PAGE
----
Was It Worth The Wait: Well, of course we’re still waiting. But those rare individuals who’ve seen it (Harry Shearer famously being one) are unequivocal in just how face-meltingly bad it is, how misguided and tone-deaf, which, coupled with Lewis’ emphatic assertion that it will never be seen, makes it a kind of holy grail for film cultists. Its myth has built to the degree that this youtube video featuring rare footage from the film became something of a sensation recently, and while it only offers the occasional glimpse (as well as backstage footage featuring people like Serge Gainsbourg and Jane Birkin), what’s there does seem to suggest that Shearer’s comment that, “It’s a perfect object. This movie is so drastically wrong, its pathos and its comedy are so wildly misplaced, that you could not, in your fantasy of what it might be like, improve on what it really is,” might actually be accurate. We can’t rightly grade, having never actually seen it, but the consensus appears to be that we might have to invent a lower grade than F if we ever do. [?]
Length of Delay? “Margaret” began shooting in 2006, slated for a 2007 release, but it didn’t reach theaters until fall 2011.
What’s it About? Anna Paquin stars as a disillusioned high schooler who finds herself involved in a legal and moral mess when she watches a horrible accident claim the life of a stranger.
Why Was It Delayed: Kenneth Lonergan spent just about all of his professional capital on this follow-up to his debut picture, the well-received “You Can Count On Me.” This picture reportedly emerged from a massive, and massively ambitious script Lonergan penned, the entirety of which was shot as is. Ultimately, Lonergan would not, or could not (depending on who you ask) cut the picture down to the mandated 150 minute length, preferring a sprawling three hour cut instead. Several people attempted to assist Lonergan in trimming the runtime, including Executive Producers Sydney Pollack and Anthony Minghella, both of whom passed away while this picture languished in purgatory. Even Martin Scorsese came aboard to provide edits; he praised the picture effusively, but could not cut it down to the ideal runtime. After years of struggle, a 150-minute cut, reportedly without much participation from Lonergan, hit a handful of theaters in 2011, though a three-hour version was able to see the light of day on DVD.
Was It Worth The Wait: “Margaret” attained something of a reputation as a lost film for years before its release, and publicity stills of a teenaged Paquin and then-younger co-stars like Matt Damon and Matthew Broderick might as well have been cave drawings. But while Fox Searchlight sought to bury it upon its contractually-mandated theatrical release, the support for the film was vocal, enough to boost the awards consideration despite zero campaigning from Fox. And for good reason: the theatrical release of “Margaret” feels maddeningly imperfect, littered with abrupt pacing shifts, eerie montages, and hypnotic time-lapse photography wallpapering over the holes in the story. But what remained was a massive tapestry for Lonergan’s characters to play within: Paquin’s wisecracking student was both intensely familiar and completely alienating, a terrible, but relatable person who misinterpreted the tragedy she witnessed as being about her grief. Almost a corrective to the precious notion that everyone is the star of their own story, Paquin’s Lisa Cohen is torn in all directions by a frayed relationship with her parents, and an awkward sexual coming-of-age, both complicated by the First World burden she feels for being peripherally responsible for the loss of a life. The DVD cut is even richer, building bridges that didn’t already exist, reconfiguring what has to be one of the great American films of the new millennium. [A]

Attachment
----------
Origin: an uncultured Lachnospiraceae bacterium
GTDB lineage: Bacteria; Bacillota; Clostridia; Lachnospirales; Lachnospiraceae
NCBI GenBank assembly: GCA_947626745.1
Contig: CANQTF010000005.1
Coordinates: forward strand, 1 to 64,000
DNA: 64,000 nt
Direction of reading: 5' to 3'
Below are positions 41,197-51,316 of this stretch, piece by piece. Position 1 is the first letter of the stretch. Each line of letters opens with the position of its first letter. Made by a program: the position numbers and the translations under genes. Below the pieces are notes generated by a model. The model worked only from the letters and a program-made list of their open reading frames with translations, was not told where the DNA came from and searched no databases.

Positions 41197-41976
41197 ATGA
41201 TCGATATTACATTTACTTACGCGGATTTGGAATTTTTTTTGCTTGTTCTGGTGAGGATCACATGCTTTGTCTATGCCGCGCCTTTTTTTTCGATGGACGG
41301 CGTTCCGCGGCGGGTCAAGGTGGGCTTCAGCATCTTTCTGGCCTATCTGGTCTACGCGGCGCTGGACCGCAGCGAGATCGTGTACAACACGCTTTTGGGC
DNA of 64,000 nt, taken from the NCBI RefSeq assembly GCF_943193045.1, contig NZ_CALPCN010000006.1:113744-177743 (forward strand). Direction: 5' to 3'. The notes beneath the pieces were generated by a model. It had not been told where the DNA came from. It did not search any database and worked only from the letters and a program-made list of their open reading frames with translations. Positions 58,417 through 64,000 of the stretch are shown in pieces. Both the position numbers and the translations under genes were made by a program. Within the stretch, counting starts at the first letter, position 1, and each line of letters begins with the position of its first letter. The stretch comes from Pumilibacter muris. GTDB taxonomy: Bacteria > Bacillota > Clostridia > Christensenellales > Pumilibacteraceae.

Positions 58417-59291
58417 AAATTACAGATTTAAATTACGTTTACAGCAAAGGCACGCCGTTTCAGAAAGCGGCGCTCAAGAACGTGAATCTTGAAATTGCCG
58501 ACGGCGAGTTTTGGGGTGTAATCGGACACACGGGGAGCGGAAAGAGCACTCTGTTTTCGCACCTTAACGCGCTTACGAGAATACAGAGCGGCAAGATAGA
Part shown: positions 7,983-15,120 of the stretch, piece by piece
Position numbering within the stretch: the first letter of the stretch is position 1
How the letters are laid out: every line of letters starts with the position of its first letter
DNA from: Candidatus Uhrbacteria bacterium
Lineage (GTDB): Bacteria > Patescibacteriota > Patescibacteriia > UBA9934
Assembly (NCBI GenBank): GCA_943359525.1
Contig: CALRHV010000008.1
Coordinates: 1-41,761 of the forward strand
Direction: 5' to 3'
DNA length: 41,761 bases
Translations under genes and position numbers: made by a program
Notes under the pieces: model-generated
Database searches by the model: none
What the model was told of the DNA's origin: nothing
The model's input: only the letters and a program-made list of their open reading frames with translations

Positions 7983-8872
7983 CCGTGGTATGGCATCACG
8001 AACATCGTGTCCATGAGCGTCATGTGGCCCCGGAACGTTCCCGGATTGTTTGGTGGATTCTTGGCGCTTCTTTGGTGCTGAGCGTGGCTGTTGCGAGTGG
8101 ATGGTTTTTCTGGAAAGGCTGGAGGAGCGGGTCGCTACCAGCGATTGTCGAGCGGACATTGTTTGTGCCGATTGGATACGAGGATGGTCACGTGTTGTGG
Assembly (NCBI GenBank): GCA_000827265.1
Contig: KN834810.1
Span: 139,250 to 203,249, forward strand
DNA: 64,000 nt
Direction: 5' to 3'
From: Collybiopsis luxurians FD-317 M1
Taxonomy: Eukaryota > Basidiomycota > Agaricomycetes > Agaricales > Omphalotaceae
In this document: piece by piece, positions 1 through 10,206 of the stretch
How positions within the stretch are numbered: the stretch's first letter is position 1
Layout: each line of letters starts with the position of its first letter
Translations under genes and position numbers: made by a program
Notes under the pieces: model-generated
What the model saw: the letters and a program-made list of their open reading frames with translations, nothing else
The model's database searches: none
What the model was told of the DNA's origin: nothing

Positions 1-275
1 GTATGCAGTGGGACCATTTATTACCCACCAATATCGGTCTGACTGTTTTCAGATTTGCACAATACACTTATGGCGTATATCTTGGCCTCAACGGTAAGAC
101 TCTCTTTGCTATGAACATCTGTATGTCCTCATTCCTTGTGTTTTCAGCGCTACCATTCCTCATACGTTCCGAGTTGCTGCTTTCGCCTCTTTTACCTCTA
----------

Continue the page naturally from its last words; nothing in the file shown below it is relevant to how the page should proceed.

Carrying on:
“Romance and Cigarettes” (2005)
Length of Delay: 2 years, from the film’s premiere in Venice 2005 till its limited, self-financed release in 2007.
What’s it About: Featuring an all-star cast, John Turturro’s oddball but endearing film follows ordinary schlub Nick (James Gandolfini), who is cheating on his wife (Susan Sarandon) with a pretty but trashy English girl (Kate Winslet). As his infidelity is revealed, it forces him to reevaluate his life, often through the medium of full-throated song and dance numbers set to contemporary pop hits that better express the characters’ emotions than they can.
Why Was It Delayed: It’s not the most marketable project in the world, granted, but “Romance and Cigarettes” does seem a prime example of a studio simply losing faith in one of its properties. Greeted with hardly effusive but measuredly positive reviews from the trades after Venice, it got a release in a few smaller territories before distributors United Artists appear to have put it in some “to-do” file that they swear was just right there a second ago, that then got shuffled around and lost during the company’s corporate switch to Sony. Eventually, tired of waiting for something to happen, Turturro (who is fast becoming our awesome go-to dude du jour on the back of stories like these) self-financed a very limited U.S. release in 2007, which at least got the film out there, and forced UA’s hand into putting it out on DVD in 2008.